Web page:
Planning for the year ahead, Jane Jurgens makes some New Year's travel resolutions she swears to stand by, and encourages you to adopt them too.

I will carry a reusable water bottle

This is a no-brainer really, especially when you read some of the awful statistics about plastic bottles, a million of which are bought around the world every minute, according to reports from the Guardian this year. With this number set to jump 20 per cent by 2021, it's never been a better time to get real about toting a reusable water bottle.

Of course, this is easier than it sounds, especially when you're travelling in a country where you can't drink the tap water. The key is to be organised and hit up the filtered water stations at the breakfast buffet, or if you're able, maybe buy a bigger container's worth of water at a store and fill up your reusable bottles from that. At the very least, make sure you use recycling bins when they're available, for all of your waste.

I will put down my phone occasionally

Trust us, here at Sunday Travel we know all about the pressure to always be postin', but you know what? Sometimes it's nice to forget about your Instagram account for a while and just appreciate what's in front of you with your naked eye. Or take your pictures or Boomerangs, then put the phone down. Plus, do you have to be in all your travel photos?

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What about just some nice scenery, sans selfie?

Another good rule to travel by is, don't forget to look up. Some of the greatest sights you'll see are above eye level. Think the historic facades of Barcelona's Gothic Quarter, the strings of lights adorning an Asian hawker street, or the Borneo jungle teeming with wildlife. Always be curious.

I will offset my carbon emissions

There's no arguing about the wonders of travelling by car or plane, but we all know it's not the greatest when it comes to your carbon footprint.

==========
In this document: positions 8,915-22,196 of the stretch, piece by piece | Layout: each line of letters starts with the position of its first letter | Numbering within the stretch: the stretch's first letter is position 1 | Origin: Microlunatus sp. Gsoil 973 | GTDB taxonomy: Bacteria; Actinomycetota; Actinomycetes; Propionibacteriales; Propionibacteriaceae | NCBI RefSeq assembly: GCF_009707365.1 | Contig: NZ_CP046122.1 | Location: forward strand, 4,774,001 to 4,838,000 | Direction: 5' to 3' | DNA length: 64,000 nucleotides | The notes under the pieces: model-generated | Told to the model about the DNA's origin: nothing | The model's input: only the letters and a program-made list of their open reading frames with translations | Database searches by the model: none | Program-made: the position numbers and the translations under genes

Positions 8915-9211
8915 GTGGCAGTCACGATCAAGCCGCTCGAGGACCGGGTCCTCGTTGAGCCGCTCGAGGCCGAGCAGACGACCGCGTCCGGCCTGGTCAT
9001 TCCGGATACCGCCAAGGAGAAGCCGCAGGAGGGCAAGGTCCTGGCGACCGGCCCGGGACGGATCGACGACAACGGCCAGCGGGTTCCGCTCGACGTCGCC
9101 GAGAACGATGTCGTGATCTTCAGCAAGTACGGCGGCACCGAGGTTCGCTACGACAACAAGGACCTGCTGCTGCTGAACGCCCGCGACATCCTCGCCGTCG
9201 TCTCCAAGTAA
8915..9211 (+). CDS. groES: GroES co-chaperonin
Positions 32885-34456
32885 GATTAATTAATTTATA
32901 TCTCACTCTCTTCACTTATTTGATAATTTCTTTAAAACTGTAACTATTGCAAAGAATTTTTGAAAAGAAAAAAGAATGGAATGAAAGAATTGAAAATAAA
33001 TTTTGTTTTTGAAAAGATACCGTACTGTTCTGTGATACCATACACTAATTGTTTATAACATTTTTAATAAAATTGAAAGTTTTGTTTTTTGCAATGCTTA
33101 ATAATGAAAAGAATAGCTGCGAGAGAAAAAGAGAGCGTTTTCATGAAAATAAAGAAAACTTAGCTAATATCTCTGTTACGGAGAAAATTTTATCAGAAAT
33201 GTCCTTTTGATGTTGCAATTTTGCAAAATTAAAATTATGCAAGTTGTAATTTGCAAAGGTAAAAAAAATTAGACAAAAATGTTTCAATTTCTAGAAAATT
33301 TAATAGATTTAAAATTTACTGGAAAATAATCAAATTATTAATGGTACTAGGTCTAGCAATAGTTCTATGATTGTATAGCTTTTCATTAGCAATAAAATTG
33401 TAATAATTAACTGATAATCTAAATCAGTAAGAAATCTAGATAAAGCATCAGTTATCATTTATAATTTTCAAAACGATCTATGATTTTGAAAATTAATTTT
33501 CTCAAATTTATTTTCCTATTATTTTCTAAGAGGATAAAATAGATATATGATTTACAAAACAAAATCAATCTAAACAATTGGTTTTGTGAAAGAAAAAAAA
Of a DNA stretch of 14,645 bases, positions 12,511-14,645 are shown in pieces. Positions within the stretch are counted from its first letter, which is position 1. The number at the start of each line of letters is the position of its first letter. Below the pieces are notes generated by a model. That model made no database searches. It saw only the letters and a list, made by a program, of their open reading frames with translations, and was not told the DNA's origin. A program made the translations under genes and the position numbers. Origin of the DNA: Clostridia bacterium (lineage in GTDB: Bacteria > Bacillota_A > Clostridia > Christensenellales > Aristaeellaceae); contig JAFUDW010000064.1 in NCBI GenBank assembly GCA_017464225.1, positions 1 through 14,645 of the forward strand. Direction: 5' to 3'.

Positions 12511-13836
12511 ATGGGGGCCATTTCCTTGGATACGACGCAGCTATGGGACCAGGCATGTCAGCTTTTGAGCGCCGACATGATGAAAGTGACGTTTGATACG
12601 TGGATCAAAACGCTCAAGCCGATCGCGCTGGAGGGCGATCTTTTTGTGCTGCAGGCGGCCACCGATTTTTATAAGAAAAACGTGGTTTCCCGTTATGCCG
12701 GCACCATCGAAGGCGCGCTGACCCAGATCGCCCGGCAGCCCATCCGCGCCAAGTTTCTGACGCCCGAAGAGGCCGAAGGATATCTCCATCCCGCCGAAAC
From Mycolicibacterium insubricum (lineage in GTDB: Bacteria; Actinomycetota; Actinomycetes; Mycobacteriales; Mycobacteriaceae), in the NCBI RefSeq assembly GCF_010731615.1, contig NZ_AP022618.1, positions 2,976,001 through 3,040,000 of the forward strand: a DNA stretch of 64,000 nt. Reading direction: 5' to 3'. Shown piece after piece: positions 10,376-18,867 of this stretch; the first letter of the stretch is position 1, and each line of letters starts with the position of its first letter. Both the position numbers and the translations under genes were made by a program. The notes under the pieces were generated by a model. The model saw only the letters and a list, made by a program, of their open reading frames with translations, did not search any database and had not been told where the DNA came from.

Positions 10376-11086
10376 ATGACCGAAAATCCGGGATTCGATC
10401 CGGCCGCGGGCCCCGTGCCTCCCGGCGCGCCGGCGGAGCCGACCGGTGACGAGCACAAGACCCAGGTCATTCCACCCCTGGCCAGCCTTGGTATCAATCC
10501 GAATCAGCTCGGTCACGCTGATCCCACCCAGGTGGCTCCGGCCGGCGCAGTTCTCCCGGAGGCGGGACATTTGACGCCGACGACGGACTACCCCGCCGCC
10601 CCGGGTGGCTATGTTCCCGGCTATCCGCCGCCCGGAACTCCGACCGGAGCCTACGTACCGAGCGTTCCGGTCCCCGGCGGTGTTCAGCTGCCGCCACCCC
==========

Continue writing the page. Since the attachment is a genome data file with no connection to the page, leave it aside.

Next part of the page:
Some airlines will give you the choice to offset your carbon emissions when you buy your ticket; or you could donate to an organisation such as non-profit Swiss organisation myclimate.org which will put your money towards replacing climate-impacting energy sources with clean ones, such as solar panels or wind farms. Failing that, you could always make a pledge to plant a tree or two when you get home.

I will meet the locals

If you're after a more enriched travel experience, there's one easy way to do it — strike up a conversation with a local who will, hopefully, appreciate the interaction and drop a few gems of knowledge in your direction.

Usually this pays big dividends when it comes to food — after all, think about your own reaction when travellers ask you where to eat in your town or city. You wouldn't send them to a tourist trap over-priced restaurant, you'd want them to have a unique and memorable experience. The same goes with bars and tourist activities.

Sure, you'd tell someone about the Sky Tower, but you might also advise them to head up Mt Eden with some fish and chips and enjoy the view of the city from there as well.

Yes, the Viaduct Harbour is lively but it's also full of tourists and office workers blowing off steam — perhaps our city's guests would prefer a cool bar on K Rd or in Parnell?

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Meeting the locals could also extend to shopping at the markets and staying in alternative accommodation to hotels such as an Airbnb or rented house.

I will shop consciously

Is there really any point carting a bag of cheap mass-produced tat back to New Zealand from a souvenir shop in Los Angeles/Nadi/Brisbane which will either break on the way or end up at the back of a drawer? The same goes with clothes — yep, those harem pants might seem like a great idea when you're slopping around the beachy communities of Southern Thailand, but would you seriously ever wear them back home in New Zealand?

If you're going to spend your hard-earned on something memorable from your trip, make it count. Perhaps splash a bit more cash on a locally made product — that way you're giving back to the community too.

I will be more patient

We know. You're tired, and maybe a little cranky. Yes, that person is taking ages in the security line (don't they KNOW you have to take your shoes off?) and okay, it's pretty inconvenient to have to empty out your entire handbag so they can find what's making the x-ray machine freak out. But hey, maybe that person is a nervous or inexperienced traveller — remember that you were too, once.

And the Customs guy is just doing his job.

Chill out and be nice. You'll feel better about yourself, we promise.